magnetismus, and the Allgemeine Lehrsätze-on the theory of The Small Golden or Eunuch's mosque, in the ancient suburb forces attracting according to the inverse square of the distance. of Firozpur, has fine carving, and is faced with stone fairly well The instruments and methods thus due to him are substantially preserved. The Tantipara mosque (1475-1480) has beautiful those employed in the magnetic observatories throughout the moulding in brick, and the Lotan mosque of the same period world. He co-operated in the Danish and Hanoverian measureis unique in retaining its glazed tiles. The citadel, of the ments of an arc and trigonometrical operations (1821–1848), Mahommedan period, was strongly fortified with a rampart and wrote (1843, 1840) the two memoirs Über Gegenstände der and entered through a magnificent gateway called the Dakhil höheren Geodäsie. Connected with observations in general Darwaza (?1459-1474). At the south-east corner was a palace, we have (1812-1826) the memoir Theoria combinationis observasurrounded by a wall of brick 66 ft. high, of which a part is tionum crroribus minimis obnoxia, with a second part and a standing Near by were the royal tombs. Within the citadel supplement. Another memoir of applied mathematics is the is the Kadam Rasul mosque (1530), which is still used, and close Diopirische Untersuchungen (1840). Gauss was well versed in outside is a tall tower called the Firoz Minar (perhaps signifying general literature and the chief languages of modern Europe, " tower of victory "). There are a number of Mahommedan and was a member of nearly all the leading scientific societies buildings on the banks of the Sagar Dighi, including, notably, in Europe. He died at Göttingen on the 23rd of February 1855the tomb of the saint Makhdum Shaikh Akhi Siraj (d. 1357), The centenary of his birth was celebrated (1877) at his native and in the neighbourhood is a burning ghat, traditionally the place, Brunswick, only one allowed to the use of the Hindus by their Mahommedan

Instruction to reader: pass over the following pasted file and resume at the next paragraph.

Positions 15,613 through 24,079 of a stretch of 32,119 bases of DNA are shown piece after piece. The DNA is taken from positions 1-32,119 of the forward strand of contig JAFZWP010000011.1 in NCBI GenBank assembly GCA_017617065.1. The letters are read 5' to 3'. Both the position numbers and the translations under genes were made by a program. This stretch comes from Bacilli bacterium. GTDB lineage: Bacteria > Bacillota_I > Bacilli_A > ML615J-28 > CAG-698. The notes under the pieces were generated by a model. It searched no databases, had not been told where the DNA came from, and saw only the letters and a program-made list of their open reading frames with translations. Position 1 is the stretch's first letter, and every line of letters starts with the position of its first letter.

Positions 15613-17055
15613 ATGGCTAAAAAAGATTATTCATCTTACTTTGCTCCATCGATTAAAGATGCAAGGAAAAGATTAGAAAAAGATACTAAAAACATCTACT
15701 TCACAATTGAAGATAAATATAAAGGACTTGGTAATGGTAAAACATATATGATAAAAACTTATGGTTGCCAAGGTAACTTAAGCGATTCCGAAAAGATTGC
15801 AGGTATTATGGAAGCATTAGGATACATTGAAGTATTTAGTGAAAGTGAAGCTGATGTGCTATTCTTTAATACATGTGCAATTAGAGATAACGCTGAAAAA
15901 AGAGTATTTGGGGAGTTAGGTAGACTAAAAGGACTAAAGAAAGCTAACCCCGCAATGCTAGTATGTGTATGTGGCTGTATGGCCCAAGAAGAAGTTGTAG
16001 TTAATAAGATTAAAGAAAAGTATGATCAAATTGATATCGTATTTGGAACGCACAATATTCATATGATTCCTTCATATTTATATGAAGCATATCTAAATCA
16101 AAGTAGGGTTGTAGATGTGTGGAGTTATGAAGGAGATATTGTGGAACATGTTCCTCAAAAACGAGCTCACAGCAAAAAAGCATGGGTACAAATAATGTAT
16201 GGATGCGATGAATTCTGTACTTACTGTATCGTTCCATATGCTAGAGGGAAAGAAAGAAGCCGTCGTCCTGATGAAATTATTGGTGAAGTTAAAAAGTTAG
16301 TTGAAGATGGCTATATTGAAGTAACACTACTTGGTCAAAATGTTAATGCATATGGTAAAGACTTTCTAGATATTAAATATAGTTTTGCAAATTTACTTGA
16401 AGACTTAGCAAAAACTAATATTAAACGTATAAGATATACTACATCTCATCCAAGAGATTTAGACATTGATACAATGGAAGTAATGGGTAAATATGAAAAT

Gauss's collected works were published by the Royal Society of conquerors, and still greatly venerated and frequented by them. I Göttingen, in 7 vols. 4to (Gött., 1863-1871). edited by E. J. Schering

-(1) the Disquisitiones arithmeticae, (2) Theory of Numbers, (3), His best-known work, entitled Le Théopneustie ou pleine Analysis, (4) Geometry and Method of Leasi Squarts. (5) Mathematical inspiration des saintes écritures, an elaborate defence of the coelestium. Additional volumes have since been published, Funda- doctrine of “plenary inspiration," was originally published in mente der Geometric usw. (1900), and Geodalische Nachträge zu Paris in 1840, and rapidly gained a wide popularity in France, as Band iv. (1903). They include, besides his various works and also, through translations, in England and America. It was memoirs, notices by him of many of these, and of works of other followed in 1860 by a supplementary treatise on the canon authors in the Göttingen gelehrte Anseigen, and a considerable amount of previously unpublished matter, Nachlass. Of the memoirs in pure (Le Conon des sointes écritures ou double point de vue de la science mathematics, comprised for the most part in vols. ii., iii. and iv. et de la foi), which, though also popular, has hardly been so widely (but to these must be added those on A tractions in vol. v.), it may read. be safely said there is not one which has not signally contributed See the article in Herzog-Hauck, Realencyklopädie (1899). to the progress of the branch of mathematics to which it belongs, or which would not require to be carefully analysed in a history of